The fight with the giant centipede

At last we reach the right mountain, have a choice of turn-offs, and take the wrong one.  Someone in Kotronas eventually helps us, we wind up a steep non-road and arrive in the early morning hours, quite weary.  Our stone house is 350 meters above and 2 km away from the seaside town of Kotronas. 

We park in the road below the house and walk up a steep path to the front gate, in the dark. Inside the house we turn on the gas lamp, light some candles, and make ourselves at home.  I shake out the bed and wake up a 6-inch centipede, the biggest I have ever seen, sleeping under the blankets. After a valiant struggle we manage to get as far as the front door together, but he wriggles out of the paper towel, and I only hope he fell into the garden. What a fighter!  Every night I have to throw out centipedes, but have never seen one even half this size.

 

The view from a window overlooking the Bay of Kotronas

Stone houses and secret passages

We are on a high point of the mountain.  Across the road below us is a cluster of deserted stone homes.  We see such clusters all over the mountain settlements of Mani: it seems that many people left during the 1960s in the hope of finding better jobs in Athens or overseas.  Slowly however, they're coming back to renovate their ancestral homes. 

There are two types of stone structures on the mountain slopes of Mani – the split-level stone houses, and the square block structures known as tower houses.  The tower houses, which look like small castles, are about three-storeys high, with small high windows. We are told that they all have secret passages. 

Families built their homes this way not because of the invading Turks (who never really subdued the fierce inhabitants) but as protection against their fellow villagers. Sons who inherited the houses would also inherit the blood feuds, which continued over generations. I am told of neighbors who didn’t speak to each other "for a hundred years."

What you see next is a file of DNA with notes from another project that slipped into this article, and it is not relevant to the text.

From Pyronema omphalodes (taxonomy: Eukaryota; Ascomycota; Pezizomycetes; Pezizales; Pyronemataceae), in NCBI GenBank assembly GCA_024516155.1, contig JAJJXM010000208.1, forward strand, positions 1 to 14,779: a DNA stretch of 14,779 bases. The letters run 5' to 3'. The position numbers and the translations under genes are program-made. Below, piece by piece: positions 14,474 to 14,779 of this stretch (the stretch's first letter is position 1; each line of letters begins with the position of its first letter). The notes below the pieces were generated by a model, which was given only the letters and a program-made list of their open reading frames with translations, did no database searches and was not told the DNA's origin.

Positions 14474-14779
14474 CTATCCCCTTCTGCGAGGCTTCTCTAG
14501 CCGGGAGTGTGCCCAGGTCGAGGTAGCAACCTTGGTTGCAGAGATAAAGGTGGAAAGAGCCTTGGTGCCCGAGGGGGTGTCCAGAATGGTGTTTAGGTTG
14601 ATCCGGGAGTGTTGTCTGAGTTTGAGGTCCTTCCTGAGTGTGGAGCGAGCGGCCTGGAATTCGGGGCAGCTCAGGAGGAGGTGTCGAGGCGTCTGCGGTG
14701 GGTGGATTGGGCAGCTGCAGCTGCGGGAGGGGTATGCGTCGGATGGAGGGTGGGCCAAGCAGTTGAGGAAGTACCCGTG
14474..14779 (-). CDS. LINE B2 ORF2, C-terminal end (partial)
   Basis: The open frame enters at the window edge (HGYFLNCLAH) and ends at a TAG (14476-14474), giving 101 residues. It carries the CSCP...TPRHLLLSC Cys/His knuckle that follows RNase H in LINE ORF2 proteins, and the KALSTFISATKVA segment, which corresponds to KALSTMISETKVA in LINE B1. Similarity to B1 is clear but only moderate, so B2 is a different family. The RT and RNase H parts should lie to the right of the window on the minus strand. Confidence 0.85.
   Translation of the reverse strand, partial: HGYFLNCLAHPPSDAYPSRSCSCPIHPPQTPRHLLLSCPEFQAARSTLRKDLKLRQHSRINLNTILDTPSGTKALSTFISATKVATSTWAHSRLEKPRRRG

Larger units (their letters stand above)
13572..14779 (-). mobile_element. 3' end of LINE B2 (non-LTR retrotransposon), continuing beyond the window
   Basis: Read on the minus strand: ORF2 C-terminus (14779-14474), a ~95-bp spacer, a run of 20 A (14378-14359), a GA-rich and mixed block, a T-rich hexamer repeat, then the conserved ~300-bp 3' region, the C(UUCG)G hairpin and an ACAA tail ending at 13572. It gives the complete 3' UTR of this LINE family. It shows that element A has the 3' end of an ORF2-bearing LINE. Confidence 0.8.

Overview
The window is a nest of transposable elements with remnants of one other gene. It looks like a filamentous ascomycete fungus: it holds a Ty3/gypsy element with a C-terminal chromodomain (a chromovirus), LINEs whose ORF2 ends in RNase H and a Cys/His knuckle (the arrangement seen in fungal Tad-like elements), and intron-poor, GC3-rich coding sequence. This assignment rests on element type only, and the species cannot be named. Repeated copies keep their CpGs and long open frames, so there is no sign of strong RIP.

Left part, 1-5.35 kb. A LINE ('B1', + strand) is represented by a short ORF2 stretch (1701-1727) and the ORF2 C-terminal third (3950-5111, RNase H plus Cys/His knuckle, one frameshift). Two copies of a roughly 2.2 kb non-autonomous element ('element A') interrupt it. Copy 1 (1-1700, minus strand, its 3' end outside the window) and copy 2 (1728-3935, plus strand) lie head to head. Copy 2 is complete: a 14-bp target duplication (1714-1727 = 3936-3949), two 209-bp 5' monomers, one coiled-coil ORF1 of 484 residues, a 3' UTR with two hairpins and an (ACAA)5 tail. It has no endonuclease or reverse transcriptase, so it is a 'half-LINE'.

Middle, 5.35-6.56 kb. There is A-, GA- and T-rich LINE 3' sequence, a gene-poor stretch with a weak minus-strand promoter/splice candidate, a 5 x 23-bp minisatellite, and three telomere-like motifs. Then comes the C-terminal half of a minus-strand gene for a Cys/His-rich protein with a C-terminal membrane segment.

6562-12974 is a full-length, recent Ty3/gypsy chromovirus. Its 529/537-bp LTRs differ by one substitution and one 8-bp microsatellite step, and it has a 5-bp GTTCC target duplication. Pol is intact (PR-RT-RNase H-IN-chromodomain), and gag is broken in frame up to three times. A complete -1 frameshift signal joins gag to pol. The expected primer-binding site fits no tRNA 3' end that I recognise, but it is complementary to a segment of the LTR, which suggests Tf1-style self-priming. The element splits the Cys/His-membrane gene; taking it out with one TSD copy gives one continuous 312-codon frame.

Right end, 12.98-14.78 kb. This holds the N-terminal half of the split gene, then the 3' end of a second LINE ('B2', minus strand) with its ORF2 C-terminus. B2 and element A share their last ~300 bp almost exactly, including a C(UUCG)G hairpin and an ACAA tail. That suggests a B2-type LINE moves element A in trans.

The next few days we explore neighboring small towns and villages. Late on Saturday morning we catch the tail-end of market day in Areopolis, and buy fruit and vegetables from farming stalls. 

On the road to Sparti

We're off to Sparta (locally known as Sparti). 

The villages on the lower slopes of the many mountains are neat and orderly hives of activity.  Githio is a picturesque sea town, and we stroll around white houses winding along a low mountain range around a wide bay.  The promenade is backed by small buildings housing cafés and tourist shops.  Its leisurely pace reminds us of the fishing villages we used to find on the islands many years ago. 

As we travel inland, the road widens to normal size. The mountains, more gentle here, are thickly covered with trees and bushes. In the distance we see snow on some peaks of the gigantic Taygetos mountain range. 

Sparti is a nice town, built on the site of the ancient city.  It has a wide boulevard, parks and open squares - not much more, we think, but as it has started to pour with rain maybe we don’t give it a fair chance. 

Just beyond the boulevard there is a no-entry sign to the park around the local acropolis.  We leave the car under some trees and walk up the hill, among groves of olive trees.  It is raining steadily and we share an umbrella. 

The hill divides the city into two parts - the modern and the ancient.  Sparti's acropolis is small, but further down the slope we see great stone seats and large chucks of fallen pillars, the remains of the ancient theater.